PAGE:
There is a security issue with Skype that is so problematic that it will require a major rewrite of the app, reports ZDNet. Microsoft has known about the bug, since at least September, and can reproduce the issue. However fixes will be delivered in a new version of the Skype client rather than an update as it is "too much work," to complete the bug fix now, says the source. While we wait, the bug could be exploited to escalate "a local unprivileged user to the full 'system' level rights - granting them access to every corner of the operating system".
Behind the security issue is an exploit technique called 'DLL hijacking'. Here's how it is possible:
- An attacker downloads a malicious DLL into a user-accessible temporary folder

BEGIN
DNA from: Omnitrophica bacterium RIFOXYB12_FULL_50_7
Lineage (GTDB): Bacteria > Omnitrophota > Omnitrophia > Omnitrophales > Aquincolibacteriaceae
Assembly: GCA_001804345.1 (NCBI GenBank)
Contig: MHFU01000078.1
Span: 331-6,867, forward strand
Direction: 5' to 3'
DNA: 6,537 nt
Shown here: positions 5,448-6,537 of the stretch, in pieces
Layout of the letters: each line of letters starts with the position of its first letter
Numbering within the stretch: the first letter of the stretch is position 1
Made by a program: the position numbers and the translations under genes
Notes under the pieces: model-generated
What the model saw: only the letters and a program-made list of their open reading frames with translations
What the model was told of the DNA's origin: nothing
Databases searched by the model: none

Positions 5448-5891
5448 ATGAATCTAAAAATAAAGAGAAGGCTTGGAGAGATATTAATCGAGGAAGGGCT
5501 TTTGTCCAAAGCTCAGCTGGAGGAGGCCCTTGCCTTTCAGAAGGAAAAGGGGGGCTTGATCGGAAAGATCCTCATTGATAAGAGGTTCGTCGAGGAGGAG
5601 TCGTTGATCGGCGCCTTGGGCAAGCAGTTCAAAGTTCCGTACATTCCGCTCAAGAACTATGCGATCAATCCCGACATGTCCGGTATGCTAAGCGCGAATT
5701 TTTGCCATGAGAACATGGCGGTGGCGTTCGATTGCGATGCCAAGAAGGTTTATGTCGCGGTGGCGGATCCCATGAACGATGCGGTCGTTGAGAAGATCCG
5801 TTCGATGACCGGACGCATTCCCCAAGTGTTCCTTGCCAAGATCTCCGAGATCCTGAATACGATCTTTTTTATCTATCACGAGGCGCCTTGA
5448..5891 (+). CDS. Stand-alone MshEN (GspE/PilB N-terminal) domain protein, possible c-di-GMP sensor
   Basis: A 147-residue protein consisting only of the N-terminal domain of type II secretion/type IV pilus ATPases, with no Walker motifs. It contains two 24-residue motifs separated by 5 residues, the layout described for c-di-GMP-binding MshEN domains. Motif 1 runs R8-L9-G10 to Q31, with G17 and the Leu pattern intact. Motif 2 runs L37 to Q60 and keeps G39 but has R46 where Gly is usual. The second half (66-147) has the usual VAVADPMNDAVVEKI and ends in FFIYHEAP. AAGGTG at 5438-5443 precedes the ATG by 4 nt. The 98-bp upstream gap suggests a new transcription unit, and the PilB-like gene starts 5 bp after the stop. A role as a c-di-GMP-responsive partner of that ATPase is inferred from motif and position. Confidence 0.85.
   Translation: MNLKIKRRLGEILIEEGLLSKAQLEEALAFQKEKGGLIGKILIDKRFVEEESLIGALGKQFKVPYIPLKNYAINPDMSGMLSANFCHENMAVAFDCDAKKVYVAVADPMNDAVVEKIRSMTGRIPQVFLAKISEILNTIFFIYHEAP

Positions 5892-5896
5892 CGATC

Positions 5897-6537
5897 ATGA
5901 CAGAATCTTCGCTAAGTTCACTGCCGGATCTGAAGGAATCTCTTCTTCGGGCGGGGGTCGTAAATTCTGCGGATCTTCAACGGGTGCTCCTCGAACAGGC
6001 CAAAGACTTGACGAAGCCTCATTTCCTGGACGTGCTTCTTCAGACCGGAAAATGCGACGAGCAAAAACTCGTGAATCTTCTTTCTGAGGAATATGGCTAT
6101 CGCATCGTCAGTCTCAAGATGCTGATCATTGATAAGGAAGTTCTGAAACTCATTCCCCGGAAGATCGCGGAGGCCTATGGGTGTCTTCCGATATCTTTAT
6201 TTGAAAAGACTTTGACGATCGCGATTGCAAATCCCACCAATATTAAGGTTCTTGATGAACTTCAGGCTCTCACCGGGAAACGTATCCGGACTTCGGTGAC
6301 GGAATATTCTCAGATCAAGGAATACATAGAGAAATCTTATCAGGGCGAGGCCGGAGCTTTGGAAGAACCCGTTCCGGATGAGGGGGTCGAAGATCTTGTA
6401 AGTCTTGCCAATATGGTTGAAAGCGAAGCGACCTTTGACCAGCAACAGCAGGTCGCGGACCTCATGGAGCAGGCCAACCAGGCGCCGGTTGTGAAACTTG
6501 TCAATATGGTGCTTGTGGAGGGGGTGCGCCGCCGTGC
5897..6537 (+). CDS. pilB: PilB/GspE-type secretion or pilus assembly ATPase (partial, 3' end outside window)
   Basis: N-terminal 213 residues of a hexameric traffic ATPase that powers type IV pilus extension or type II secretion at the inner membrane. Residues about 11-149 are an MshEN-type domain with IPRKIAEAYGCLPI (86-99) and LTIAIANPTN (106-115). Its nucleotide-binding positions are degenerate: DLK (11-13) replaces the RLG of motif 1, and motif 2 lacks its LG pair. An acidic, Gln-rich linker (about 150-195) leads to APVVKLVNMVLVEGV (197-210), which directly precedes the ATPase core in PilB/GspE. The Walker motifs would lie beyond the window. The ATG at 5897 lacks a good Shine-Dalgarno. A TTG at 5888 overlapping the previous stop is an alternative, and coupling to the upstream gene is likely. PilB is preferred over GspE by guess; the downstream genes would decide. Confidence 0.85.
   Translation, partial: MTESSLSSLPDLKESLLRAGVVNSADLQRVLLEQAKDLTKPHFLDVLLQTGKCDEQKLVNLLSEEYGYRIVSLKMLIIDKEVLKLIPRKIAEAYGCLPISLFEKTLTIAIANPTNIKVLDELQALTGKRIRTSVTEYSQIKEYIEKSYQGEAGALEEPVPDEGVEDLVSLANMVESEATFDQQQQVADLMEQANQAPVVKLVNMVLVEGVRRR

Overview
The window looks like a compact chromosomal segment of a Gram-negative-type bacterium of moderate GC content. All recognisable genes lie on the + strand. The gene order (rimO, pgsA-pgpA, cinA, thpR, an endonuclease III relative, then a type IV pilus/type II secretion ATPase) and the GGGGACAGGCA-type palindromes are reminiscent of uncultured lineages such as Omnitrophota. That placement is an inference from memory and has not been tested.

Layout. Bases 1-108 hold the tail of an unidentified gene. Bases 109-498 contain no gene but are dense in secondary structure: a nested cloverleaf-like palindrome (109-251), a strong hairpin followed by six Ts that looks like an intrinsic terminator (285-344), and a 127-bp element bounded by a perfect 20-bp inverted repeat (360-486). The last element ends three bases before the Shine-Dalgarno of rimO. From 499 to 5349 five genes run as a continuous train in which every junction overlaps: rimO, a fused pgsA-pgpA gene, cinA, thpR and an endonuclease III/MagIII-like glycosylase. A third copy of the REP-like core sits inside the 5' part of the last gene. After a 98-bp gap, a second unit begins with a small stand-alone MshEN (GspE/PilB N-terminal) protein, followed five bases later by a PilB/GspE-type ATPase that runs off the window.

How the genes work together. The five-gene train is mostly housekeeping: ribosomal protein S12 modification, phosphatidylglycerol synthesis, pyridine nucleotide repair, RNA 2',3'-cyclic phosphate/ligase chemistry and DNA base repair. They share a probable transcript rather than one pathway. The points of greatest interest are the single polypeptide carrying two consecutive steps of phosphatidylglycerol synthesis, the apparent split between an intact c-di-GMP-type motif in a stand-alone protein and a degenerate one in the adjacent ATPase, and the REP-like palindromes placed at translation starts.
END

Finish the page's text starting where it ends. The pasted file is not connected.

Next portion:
- The attacker renames the DLL to one that can be modified by an unprivileged user, like UXTheme.dll
- The malicious DLL is found first when the Skype updater app searches for the DLL it needs during update
ZDNet explains that Skype has its own built-in updater and when it runs it uses another executable file to run the update, which is vulnerable to the hijacking.
While the attack is described as "on the clunky side," it could nevertheless easily be weaponised, insists Security Researcher Stefan Kanthak. For examples Kanthak supplied two command line examples, how a script or malware could remotely transfer a malicious DLL into that temporary folder. He went on to remind the reporter that DLL hijacking isn't limited to Windows systems, Macs and Linux systems are vulnerable too.
If exploited successfully the bug is rather serious. With 'system' privileges gained, an attacker "can do anything," Kanthak said. However Microsoft isn't rushing to fix this, as mentioned in the intro. Microsoft does say that it has put "all resources" into building an altogether new client. Remember this is a potential threat from local unprivileged users - not unknown remote hackers.